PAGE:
In Pakistan, lawyers have launched a three-day nationwide strike to mourn the deaths of dozens of their colleagues in a suicide bomb attack outside a hospital in Quetta Monday. At least 74 people were killed, and 120 more were wounded. The suicide bomber struck the hospital as lawyers and journalists had gathered to mourn the assassination of prominent lawyer Bilal Kasi, whose body was being brought in to the site when the attack occurred. One of the workers at the hospital described the scene.
Shakeel Gul: "As soon as I came out of the ward, I felt as if the end of the world had come. It was such a horrifying scene that I sat down in shock. Then we gathered courage and started picking up dead bodies. Things reached such a point that the mortuary got overfilled, and we had to put the rest of the bodies outside."
A faction of the Pakistani Taliban claimed responsibility for Monday’s attack and for the murder of Bilal Kasi. We’ll have more on Pakistan after headlines.
In news from the campaign trail, protesters interrupted Donald Trump more than a dozen times during a speech at the Detroit Economic Club in which Trump laid out his economic policies. Trump’s proposals included corporate tax cuts and rejecting the Trans-Pacific Partnership trade deal and renegotiating NAFTA.
Donald Trump: "All of our policies should be geared toward keeping jobs and wealth inside of the United States. Under my plan, no American company will pay more than 15 percent of their business income in taxes. In other words, we’re reducing your taxes from 35 percent to 15 percent."
Trump announced his economic team on Friday. It includes 13 men, no women, several billionaires, an Oklahoma oil baron and one part-time professional poker player. One of the members is John Paulson, who made billions by betting against the housing market in the lead-up to the 2008 crash. We’ll have more on Trump’s economic speech later in the broadcast with Detroit auto worker Jacqui Maxwell, who interrupted the speech, and Rolling Stone journalist Matt Taibbi.
There are primaries across the country today, including in Wisconsin, where House Speaker Paul Ryan is running for re-election. On Friday, Donald Trump endorsed Ryan after refusing to do so earlier last week, even though Ryan spoke at the Republican National Convention. Instead Trump had praised Ryan’s opponent, Paul Nehlen, saying he was "running a very good campaign." In his speech Friday, Trump also endorsed Arizona Senator John McCain and New Hampshire Senator Kelly Ayotte, whom he’d attacked earlier last week, saying, "We don’t need weak people. We have enough of them."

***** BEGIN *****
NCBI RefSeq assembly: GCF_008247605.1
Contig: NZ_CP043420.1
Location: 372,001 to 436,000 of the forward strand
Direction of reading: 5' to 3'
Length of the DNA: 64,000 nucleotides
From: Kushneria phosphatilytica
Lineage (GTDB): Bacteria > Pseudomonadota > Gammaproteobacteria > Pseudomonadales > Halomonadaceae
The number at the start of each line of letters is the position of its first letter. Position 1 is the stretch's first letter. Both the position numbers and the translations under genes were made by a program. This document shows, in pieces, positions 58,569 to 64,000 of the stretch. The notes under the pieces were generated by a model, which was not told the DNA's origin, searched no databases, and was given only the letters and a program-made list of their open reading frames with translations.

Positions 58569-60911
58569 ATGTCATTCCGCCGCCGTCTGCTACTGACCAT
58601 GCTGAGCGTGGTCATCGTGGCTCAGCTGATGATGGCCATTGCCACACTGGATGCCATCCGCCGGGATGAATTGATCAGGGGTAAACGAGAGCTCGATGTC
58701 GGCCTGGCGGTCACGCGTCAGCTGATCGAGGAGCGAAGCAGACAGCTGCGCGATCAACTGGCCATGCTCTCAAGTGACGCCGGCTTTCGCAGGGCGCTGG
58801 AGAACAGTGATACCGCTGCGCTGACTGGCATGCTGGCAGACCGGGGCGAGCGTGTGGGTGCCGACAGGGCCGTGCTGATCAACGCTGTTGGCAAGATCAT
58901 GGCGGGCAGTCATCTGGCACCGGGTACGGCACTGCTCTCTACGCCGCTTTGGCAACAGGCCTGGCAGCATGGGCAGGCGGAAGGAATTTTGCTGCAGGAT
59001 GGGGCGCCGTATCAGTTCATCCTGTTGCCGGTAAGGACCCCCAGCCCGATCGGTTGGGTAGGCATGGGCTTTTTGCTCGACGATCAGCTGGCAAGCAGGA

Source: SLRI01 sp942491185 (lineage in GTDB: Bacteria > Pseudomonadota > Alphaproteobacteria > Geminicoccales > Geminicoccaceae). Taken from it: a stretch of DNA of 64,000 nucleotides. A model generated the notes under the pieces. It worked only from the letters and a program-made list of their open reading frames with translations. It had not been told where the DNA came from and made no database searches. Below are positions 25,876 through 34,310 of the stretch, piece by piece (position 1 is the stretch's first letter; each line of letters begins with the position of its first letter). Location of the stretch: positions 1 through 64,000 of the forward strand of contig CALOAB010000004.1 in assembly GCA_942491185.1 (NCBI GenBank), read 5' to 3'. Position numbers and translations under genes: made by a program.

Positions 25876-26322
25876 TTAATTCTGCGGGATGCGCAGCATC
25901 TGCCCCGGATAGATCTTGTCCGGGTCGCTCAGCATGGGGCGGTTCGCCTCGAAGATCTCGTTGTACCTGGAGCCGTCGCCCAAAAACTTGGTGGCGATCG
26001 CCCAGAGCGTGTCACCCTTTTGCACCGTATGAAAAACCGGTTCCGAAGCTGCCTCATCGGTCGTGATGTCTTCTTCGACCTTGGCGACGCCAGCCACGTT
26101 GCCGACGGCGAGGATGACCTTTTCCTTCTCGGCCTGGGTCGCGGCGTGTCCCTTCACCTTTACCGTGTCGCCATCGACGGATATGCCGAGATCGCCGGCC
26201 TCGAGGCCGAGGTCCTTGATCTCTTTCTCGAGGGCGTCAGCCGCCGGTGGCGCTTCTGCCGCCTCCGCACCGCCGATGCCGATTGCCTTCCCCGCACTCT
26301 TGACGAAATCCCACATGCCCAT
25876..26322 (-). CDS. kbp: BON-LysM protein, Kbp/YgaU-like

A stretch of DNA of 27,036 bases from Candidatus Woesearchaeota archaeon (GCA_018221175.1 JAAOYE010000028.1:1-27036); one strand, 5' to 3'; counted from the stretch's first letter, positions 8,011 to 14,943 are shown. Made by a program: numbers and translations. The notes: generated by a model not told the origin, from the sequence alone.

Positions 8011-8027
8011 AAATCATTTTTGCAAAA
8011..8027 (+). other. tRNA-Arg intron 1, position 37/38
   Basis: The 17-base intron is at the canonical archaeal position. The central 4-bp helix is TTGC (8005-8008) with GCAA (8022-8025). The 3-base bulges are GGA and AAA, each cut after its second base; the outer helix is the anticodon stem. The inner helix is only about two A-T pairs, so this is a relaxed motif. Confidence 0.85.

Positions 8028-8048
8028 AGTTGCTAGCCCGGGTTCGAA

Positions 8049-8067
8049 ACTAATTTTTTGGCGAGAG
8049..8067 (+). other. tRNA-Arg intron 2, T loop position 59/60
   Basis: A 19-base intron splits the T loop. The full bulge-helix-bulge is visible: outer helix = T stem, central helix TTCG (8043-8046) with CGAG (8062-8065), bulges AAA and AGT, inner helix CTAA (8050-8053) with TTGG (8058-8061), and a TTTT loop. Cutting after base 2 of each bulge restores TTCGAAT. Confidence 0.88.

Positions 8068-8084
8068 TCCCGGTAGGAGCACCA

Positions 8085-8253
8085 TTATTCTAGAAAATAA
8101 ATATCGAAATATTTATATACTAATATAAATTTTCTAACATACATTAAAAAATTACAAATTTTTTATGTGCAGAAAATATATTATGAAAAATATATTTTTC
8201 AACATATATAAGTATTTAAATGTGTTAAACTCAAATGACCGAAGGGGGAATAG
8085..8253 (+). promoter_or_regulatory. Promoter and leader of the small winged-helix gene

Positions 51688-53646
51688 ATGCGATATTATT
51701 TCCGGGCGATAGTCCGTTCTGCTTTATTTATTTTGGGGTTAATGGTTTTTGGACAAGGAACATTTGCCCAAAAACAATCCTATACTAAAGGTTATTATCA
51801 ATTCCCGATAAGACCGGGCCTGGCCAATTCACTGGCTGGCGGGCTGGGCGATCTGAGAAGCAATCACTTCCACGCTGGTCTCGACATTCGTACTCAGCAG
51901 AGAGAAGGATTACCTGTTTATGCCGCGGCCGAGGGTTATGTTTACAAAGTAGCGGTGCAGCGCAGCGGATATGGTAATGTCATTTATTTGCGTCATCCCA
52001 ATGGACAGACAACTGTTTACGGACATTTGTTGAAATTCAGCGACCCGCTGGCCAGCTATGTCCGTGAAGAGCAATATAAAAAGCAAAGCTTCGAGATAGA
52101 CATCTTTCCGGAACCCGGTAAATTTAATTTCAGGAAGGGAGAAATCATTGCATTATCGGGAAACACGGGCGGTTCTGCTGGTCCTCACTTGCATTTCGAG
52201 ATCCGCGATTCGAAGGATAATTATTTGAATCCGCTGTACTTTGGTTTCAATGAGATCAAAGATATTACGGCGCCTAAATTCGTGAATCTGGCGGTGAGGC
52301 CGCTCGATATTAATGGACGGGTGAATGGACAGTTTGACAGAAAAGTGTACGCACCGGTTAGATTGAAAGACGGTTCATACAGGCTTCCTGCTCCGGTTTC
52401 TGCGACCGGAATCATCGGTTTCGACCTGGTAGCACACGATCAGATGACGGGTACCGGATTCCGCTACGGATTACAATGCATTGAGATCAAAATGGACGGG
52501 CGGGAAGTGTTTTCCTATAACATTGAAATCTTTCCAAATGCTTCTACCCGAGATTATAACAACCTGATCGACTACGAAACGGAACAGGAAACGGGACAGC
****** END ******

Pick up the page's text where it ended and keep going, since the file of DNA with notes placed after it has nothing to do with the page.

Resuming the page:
Meanwhile, 50 Republican national security officials, including former top aides or Cabinet members to President George W. Bush, have signed a letter declaring Donald Trump unfit to be president. The letter calls Trump reckless and says, "Unlike previous Presidents who had limited experience in foreign affairs, Mr. Trump has shown no interest in educating himself. He continues to display an alarming ignorance of basic facts of contemporary international politics."
Another third-party candidate has jumped into the 2016 race: former CIA officer Evan McMullin, who announced Monday he’ll run for president as an independent. A Utah native, McMullin also served as the former chief policy director of the House Republican Conference. He said he is strongly opposed to both Hillary Clinton and Donald Trump, but that Trump is "a real threat to our republic."
The parents of two Americans killed in the 2012 attack on the U.S. Consulate in Benghazi, Libya, filed a wrongful death lawsuit in federal court Monday against Hillary Clinton. Patricia Smith and Charles Woods, the parents of Sean Smith and Tyrone Woods, are claiming Clinton’s use of a private email server while she was secretary of state contributed to the attacks. The lawsuit accuses Hillary Clinton of "extreme carelessness in handling confidential and classified information," which the lawsuit alleges contributed to the conditions that led to her their sons’ deaths. They also accused Clinton of defaming them in public statements.
Tim Canova, who is running against former Democratic National Committee Chair Debbie Wasserman Schultz for her congressional seat in Florida, has filed a complaint against Wasserman Schultz with the Federal Elections Commission. Wasserman Schultz stepped down last month as DNC chair after the WikiLeaks release of nearly 20,000 emails revealing how the Democratic Party favored Hillary Clinton and worked behind the scenes to discredit and defeat Bernie Sanders in the presidential primaries. Canova’s campaign said the complaint alleges that Wasserman Schultz "used her position with the DNC and the resources of the DNC to improperly benefit her congressional campaign."